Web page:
Doi Chiang Dao Biosphere Reserve is located in Chiang Dao District of Chiang Mai Province in Thailand. It is the only region in the country to be covered with sub-alpine vegetation, found also in the Himalayas and in the southern part of China. The landscape abounds with caves formed by the infiltration of rain water through limestone formations. The largest and most important of these is Chiang Dao Cave, from which the biosphere reserve takes its name. The cave is associated with the legend of Chao Luang Chiang Dao, the king of all spirits, who is believed to reside in the towering Doi Chiang Dao mountain; both are revered as sacred places. A Buddhist temple in the Lanna style marks the entrance of the cave. The cave and mountain attract many visitors each year, and a model for visitor impact management was implemented. Ecotourism, birdwatching and stargazing are further local tourist attractions.
Designation date: 2021
Surface : 85,909.04 ha
- Core area(s): 36,009.61 ha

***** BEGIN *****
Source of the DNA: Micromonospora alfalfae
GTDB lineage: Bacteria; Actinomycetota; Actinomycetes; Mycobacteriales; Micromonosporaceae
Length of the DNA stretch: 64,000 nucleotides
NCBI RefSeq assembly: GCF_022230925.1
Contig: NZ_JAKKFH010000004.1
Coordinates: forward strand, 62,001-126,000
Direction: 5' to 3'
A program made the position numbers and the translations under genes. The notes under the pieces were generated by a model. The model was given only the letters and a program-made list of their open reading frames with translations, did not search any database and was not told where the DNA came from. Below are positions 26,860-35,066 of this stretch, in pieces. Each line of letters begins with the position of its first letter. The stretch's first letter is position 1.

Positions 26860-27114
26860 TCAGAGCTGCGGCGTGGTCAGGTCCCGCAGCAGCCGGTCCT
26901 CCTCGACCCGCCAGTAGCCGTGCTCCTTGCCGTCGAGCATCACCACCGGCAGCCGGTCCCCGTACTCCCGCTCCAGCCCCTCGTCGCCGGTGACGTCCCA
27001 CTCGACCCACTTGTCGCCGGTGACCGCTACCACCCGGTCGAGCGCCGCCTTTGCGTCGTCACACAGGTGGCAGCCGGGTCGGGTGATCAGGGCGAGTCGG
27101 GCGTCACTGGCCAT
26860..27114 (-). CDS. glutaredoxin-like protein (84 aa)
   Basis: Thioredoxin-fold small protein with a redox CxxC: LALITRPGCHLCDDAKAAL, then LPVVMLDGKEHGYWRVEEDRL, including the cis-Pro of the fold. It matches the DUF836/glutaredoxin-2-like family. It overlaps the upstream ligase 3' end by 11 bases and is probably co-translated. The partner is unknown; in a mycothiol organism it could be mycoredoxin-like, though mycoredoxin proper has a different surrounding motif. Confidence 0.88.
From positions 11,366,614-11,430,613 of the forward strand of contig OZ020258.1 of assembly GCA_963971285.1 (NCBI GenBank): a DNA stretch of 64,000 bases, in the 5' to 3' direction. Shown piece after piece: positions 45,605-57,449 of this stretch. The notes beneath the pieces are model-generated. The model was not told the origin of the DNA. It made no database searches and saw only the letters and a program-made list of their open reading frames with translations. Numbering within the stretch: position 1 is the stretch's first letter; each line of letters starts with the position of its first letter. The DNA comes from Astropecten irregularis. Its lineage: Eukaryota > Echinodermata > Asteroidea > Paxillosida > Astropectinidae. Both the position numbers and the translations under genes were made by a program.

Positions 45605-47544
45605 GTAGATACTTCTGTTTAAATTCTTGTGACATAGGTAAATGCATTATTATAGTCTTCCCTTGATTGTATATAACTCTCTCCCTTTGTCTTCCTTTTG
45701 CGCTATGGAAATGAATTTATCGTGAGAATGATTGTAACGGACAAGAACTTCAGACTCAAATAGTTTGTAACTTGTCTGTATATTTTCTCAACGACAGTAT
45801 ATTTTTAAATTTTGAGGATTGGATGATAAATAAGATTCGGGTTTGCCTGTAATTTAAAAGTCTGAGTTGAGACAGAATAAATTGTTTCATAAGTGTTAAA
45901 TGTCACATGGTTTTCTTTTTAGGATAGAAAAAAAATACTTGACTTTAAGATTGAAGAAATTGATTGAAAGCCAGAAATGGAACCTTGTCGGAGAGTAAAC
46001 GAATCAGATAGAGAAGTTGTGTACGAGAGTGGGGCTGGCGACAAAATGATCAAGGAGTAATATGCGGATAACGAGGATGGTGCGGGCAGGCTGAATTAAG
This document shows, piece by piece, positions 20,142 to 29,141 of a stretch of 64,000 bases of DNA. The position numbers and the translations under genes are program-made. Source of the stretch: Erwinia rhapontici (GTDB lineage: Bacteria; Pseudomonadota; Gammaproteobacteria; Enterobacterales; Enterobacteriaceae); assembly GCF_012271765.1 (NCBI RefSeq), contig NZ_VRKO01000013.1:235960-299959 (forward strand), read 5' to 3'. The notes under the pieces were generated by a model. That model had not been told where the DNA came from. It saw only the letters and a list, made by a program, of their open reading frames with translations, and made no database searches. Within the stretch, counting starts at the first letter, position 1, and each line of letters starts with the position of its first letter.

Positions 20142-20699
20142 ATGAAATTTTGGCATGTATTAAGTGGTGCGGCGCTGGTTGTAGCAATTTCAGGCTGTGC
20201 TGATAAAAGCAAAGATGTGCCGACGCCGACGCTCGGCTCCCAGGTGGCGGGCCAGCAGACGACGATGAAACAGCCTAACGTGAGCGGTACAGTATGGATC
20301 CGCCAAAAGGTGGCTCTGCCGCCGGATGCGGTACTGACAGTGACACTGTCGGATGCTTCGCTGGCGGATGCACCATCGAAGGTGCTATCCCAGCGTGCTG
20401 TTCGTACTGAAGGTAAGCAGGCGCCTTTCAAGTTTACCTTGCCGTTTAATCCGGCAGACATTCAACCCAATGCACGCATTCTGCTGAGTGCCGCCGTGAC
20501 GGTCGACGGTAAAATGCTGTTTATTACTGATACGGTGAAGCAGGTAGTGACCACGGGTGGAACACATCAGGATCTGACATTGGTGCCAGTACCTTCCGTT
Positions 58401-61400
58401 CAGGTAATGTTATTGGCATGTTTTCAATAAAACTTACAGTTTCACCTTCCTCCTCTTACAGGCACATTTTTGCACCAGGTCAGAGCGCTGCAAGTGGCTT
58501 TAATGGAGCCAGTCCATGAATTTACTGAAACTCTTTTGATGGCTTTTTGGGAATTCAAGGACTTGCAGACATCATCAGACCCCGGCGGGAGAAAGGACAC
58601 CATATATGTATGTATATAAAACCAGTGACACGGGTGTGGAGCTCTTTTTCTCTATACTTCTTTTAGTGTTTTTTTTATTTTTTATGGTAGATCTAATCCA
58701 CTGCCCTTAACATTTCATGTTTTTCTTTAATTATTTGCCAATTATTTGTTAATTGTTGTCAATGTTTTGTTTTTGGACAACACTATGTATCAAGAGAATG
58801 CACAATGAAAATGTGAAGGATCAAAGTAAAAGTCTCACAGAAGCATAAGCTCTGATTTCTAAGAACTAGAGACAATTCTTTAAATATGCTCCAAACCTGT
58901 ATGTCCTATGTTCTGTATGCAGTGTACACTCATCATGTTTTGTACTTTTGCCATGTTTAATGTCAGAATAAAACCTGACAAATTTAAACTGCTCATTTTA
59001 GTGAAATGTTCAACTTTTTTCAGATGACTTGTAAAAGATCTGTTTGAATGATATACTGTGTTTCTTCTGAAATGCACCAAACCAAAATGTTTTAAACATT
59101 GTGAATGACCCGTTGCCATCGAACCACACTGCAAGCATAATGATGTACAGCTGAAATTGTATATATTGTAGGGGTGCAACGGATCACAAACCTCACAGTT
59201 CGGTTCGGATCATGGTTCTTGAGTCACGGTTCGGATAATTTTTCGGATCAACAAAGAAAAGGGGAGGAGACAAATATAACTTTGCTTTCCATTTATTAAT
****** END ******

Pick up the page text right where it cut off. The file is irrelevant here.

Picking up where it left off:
- Buffer zone(s): 44.242.61 ha
- Transition zone(s): 5,656.82 ha
Location: 19° 24' 21.650" N 98° 47' 31.661" E
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Many rare, endangered or vulnerable species live in the biosphere reserve, such as the Lar Gibbon, the leaf monkey, the Chinese Goral, the Tiger, and Clouded leopard.
The general make-up of the land is limestone mountains. Water runoff from the mountain top and floor grounds drip slowly through the limestone which erode dirt and its carbonisation to the below floorings. In the northern and most southern parts of the area are foothills covered with forest ecosystems. Hillsides in the east and west parts contain agricultural areas mixed with rice fields and wetlands that are man-made. There are also fruit orchards, cash crops and a few areas of forest plantations.
The area already invites tourism through their many activities such as nature study at the summit of Doi Luang Chiang Dao, cave tours and worship, bird watching, hot springs, stargazing and photography, homestays and hiking. The majority of agricultural areas compromise of cash crops, rice fields, trees, orchards, vegetables, herbs, flowers and ornamental plants however here there are noticeably few aquatic and livestock farmers.
Last updated: June 2022